Caritas India strives to make central India drought proof

Over the years, recurring droughts and frequent crop failures have driven the farming community of Central India to despair for several years on the trot. During the current period, a major part of Central India is reeling under the spell of drought that has created the severe water crisis. Farming communities of Marathwada and Vidarbha regions of Maharashtra and Bundelkhand that straddles Madhya Pradesh and Uttar Pradesh have lost their livelihoods to the cruel vagaries of nature.

Drought takes the shape of humanitarian calamity every year, the Catholic Church in India considered it her call to respond positively to the miseries of farmers. In line with Pope’s exhortation in Laudato si’, Church needed to endeavour for identifying lasting solutions to chronic droughts that have rendered farmers destitute on their own land. More importantly, the Church needed to respond as a ‘single team’ for achieving effectiveness and relevance in the life context of a huge population that found itself in misery.

With the patronage of Church leadership, Caritas India had initiated reflections at various levels for developing strategies of drought intervention which culminated in the formulation of a mission called Water and Agriculture Resilience Mission (WARM), a Solidarity Response of the Church to Farmers’ Distress in February 2017. The initial phase of the mission which has come to its completion in July 2018 calls for a review for further perusal.

From July 30 to September 02, 2018, a four days WARM review cum proposal finalization write-shop organized by Caritas India at Nagpur to empower CBOs as advocacy agents for addressing water security and community mobilization towards water governance and sustainable and climate resilient agriculture practices in around 30000 households in Marathwada, Vidarbha and Bundelkhand region. Majority of these households come under the category of marginalized farmers, women and youth from SC, ST and OBC communities. The eighteen months first phase of the programme has revealed eye-opening factors like it was instrumental in getting functionalized 310 Water Friends, digging/ renovating or cleaning 55 open wells, making or cleaning 165 soak pits, 79 farm ponds, renovating 39 damaged water bodies, making 3555 compartment bunds, besides nala bunds, check dams etc. On the agriculture front, it has inspired 409 households to start organic farming, 1064 households to start mix cropping or traditional farming using traditional seeds, 488 families to start kitchen garden beside getting planted 3710 fruit/ deep-rooted trees. All the more it is interesting to note that it has helped 3509 households/ people to mobilize Rs. 6,81,86,243/- through various govt schemes and programmes.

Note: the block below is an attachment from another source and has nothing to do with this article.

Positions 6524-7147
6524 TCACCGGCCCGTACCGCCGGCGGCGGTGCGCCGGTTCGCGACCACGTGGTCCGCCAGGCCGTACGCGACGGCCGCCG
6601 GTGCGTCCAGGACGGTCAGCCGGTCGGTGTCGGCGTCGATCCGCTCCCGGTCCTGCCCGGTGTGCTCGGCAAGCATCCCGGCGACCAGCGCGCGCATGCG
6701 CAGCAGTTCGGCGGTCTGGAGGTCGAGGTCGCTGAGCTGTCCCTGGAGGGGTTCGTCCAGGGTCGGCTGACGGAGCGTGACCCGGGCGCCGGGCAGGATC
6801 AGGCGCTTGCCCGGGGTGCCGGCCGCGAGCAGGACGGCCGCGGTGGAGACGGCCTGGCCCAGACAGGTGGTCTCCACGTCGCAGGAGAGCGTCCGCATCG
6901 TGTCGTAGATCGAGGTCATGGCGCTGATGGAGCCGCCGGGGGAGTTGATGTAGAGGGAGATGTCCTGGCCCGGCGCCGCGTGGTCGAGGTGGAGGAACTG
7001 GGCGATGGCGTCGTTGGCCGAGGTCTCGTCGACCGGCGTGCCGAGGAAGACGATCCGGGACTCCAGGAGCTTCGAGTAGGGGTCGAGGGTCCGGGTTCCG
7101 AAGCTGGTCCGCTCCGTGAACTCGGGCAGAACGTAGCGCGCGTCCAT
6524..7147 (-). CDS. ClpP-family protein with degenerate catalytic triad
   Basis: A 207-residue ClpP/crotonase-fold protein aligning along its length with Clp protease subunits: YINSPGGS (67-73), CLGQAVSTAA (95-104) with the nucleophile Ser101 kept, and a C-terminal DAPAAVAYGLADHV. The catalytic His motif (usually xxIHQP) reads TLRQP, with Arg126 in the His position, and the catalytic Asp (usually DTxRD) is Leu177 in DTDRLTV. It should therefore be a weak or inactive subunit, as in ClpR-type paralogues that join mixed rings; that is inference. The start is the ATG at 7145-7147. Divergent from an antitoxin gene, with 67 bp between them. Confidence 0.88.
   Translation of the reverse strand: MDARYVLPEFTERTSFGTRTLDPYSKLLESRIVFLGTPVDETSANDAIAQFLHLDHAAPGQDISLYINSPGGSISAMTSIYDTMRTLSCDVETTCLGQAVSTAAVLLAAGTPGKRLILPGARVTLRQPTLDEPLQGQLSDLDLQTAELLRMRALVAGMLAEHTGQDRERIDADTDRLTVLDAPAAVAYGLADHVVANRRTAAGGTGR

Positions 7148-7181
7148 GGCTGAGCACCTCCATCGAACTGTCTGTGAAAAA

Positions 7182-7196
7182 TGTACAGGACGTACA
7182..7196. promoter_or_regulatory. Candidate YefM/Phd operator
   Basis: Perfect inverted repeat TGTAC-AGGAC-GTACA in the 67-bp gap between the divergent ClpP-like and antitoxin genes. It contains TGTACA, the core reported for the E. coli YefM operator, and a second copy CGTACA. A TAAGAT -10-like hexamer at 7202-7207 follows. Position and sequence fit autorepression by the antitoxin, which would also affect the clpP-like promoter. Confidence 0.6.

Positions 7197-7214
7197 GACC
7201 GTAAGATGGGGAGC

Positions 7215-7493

“The primary aim of the programme is to make available the right quantity of water required by the people for drinking as well as for traditional agricultural practices in each WARM village’, said Dr. Saju, Zone Manager of West Zone to the participants. In other words, “Gaav ka paani gaav mei hai our kheth ka paani kheth mei hai”.

The meeting reviewed the progress of the first phase and worked on proposal development through write shop. The partners were given ample clarity on WARM Strategy which is based on ‘Empowering Animation’.

All the six partners were able to evolve the new continuation proposal for WARM. The review cum write-shop was facilitated by Caritas team headed by Dr. Saju M.K., Zone Manager, West zone with the support of Mr. Joseph Fonseca, Finance Manager, West Zone, Mr. Melvin Pangya, State Officer, Maharashtra, Mr. K. A. Sebastian, State Officer, Madhya Pradesh and Mr. Mukund Deshmukh, Asst. Programme Manager, SABAL. All the six diocesan partner organizations of Social Work participated in the review cum write-shop either with the representation of director and project coordinator or programme officer from Amaravati, Aurangabad, Chanda, Nagpur (Maharashtra), Satna and Sagar (Madhya Pradesh).